You know what today is? It’s Ted Lasso day! It’s basically the little show that could. Apple put out in 2020 with barely any marketing and no indications that they expected much from it, but it turned out to be a sleeper hit and perhaps its most popular show—and almost entirely on word of mouth. I’ve yet to see anyone who didn’t love it (and if I did, I might well view them with great suspicion, because have they no heart?!)
It’s rare that a show is so heartfelt and yet so complex and rich and without naïveté. No one in the show is perfect—not even Lasso—but that’s the point. Because a key lesson of the show is that although you can’t change anyone, but anyone can change, if you give them the space to and the benefit of doubt that change is possible for them. Not all will take it, but you can’t know who will until you give them a chance.
(If you haven’t got Apple TV+, you can watch in your browser at tv.apple.com. If you subscribe, the 7-day free trial is more than enough to finish season 1’s 10 episodes and you can cancel after or subscribe for season 2’s weekly episodes.)
Here’s a super basic graphic I made in honour of Ted Lasso—what he says when he introduces two people to each other:
My essay this week was in response to a prompt from Medium about writing on something you’re tired of. The first thing that came to mind was me feeling sometimes like I’m tired of myself, which is something I’ve written a little about before. So I decided to explore it a little more.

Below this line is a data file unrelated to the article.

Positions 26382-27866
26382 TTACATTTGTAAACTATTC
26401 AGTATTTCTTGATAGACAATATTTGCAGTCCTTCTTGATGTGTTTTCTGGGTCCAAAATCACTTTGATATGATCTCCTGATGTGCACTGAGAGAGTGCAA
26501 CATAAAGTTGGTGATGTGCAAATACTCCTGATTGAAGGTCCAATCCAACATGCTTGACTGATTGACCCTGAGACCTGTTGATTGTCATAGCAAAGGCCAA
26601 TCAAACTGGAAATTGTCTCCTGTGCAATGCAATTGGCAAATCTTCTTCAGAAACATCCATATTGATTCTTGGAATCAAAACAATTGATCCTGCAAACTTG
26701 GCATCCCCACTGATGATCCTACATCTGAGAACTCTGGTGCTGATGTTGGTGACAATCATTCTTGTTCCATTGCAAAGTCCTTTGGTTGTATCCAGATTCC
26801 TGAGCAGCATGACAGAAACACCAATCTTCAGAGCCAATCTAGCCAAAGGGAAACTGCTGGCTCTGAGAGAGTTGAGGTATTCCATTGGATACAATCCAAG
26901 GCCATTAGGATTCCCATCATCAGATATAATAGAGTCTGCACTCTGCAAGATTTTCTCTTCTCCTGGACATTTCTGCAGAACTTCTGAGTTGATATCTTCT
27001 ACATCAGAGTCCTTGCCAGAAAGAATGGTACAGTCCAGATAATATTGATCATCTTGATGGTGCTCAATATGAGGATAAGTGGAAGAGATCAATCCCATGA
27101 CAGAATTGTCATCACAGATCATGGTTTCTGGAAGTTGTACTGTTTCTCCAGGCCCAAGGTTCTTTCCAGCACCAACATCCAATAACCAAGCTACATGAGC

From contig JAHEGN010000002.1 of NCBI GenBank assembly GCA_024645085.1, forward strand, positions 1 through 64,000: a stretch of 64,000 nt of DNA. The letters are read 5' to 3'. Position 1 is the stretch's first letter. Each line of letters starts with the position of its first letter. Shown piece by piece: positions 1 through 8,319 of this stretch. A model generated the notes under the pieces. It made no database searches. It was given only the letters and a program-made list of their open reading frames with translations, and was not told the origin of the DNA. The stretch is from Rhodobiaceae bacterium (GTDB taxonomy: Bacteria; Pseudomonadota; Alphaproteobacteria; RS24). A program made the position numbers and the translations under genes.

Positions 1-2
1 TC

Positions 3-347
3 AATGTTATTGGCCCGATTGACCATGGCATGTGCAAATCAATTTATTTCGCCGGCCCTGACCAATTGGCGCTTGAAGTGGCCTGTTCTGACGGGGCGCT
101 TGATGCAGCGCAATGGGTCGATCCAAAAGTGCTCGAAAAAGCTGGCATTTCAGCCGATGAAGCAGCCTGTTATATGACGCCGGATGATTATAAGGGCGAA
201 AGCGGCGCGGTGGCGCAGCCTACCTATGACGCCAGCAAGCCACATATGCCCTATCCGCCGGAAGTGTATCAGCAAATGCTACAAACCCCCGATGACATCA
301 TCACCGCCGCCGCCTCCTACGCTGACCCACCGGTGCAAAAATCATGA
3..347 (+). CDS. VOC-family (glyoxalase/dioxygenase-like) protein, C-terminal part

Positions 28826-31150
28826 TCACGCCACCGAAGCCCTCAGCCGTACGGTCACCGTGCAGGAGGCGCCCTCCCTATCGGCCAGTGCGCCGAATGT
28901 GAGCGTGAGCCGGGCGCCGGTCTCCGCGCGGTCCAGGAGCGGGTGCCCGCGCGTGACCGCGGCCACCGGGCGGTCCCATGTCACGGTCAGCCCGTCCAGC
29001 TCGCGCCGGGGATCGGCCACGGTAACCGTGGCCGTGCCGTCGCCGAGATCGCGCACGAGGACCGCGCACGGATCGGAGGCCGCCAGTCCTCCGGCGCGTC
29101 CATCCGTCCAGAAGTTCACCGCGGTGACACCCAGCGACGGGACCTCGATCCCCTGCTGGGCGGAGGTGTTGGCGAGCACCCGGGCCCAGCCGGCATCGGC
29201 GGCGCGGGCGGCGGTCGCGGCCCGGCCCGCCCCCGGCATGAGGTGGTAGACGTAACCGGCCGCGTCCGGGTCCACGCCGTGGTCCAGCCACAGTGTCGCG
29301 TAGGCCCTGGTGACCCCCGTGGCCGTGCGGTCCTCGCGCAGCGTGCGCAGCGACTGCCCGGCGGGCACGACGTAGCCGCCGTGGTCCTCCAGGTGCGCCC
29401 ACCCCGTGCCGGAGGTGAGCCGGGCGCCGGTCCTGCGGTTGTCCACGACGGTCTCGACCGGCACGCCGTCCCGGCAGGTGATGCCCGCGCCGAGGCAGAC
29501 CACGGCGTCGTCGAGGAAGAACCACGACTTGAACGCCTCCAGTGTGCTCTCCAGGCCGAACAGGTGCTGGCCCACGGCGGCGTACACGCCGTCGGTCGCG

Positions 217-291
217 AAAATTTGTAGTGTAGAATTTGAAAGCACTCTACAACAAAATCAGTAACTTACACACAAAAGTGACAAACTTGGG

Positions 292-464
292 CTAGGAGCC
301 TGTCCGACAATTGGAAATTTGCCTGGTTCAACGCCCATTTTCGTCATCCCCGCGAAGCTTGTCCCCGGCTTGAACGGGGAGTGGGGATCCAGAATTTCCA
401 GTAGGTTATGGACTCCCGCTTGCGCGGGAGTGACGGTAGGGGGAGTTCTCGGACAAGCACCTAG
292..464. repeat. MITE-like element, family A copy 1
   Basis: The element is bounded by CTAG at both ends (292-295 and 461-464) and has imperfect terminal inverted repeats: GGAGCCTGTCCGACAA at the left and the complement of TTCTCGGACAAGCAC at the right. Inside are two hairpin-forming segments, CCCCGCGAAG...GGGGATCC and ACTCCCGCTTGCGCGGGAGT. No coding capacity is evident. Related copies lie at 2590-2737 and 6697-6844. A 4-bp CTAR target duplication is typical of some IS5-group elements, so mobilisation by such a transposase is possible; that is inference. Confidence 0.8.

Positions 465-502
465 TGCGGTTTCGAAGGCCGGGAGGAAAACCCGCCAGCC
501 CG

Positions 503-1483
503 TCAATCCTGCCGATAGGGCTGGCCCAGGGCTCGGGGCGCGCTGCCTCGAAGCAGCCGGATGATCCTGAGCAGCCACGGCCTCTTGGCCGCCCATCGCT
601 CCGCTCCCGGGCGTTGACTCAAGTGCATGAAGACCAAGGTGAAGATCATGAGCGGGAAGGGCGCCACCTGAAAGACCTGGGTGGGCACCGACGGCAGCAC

It might feel a little dark but that’s not really the goal, it’s just how it is. I’m okay. It’s just part of what being human looks like for me, and I suspect, for a vast number of people. If that includes you and you relate, I hope it helps you feel like you’re not alone. If you don’t, I hope it helps you appreciate the lightness you get to enjoy—don’t take it for granted.
As usual, here’s the opening.
A friend recently asked me:
Have you ever felt a sense of futility? Wondering if anything you do actually makes a difference?”
The first thought to mind for me was, You mean that feeling that’s always on the edge of my mind? You’ve gone decades of life without it as a permanent companion? Wow. I should be so lucky!You mean that feeling that’s always on the edge of my mind? You’ve gone decades of life without it as a permanent companion? Wow. I should be so lucky!
My friend had been through a difficult time recently, on top of personal tragedies over the past year (and all that on top of the all the problems that came with living through a pandemic), so I understood where the question took root from. But I was also struck that it took all that to trigger it.
Which is where we’re different.
You can read the rest of the essay here: Sometimes I get tired of me
Today’s quote is from the late theologian and pastor, Eugene Peterson, who died last year after writing some of my favourite words and paragraphs ever. This one was about contemplation, or reflection, and why it’s vital to our humanity. It’s kind of what I try to do in my writing in general, but especially so in this week’s essay.
Easy farm (proverb)
“Farming is easy”, yet the blacksmith chooses to craft farm tools.
I think about this whenever people talk about other fields of work like it’s easy money and no big deal. Like, if it was so easy, why aren’t you doing it? Surely you can’t like stress that much?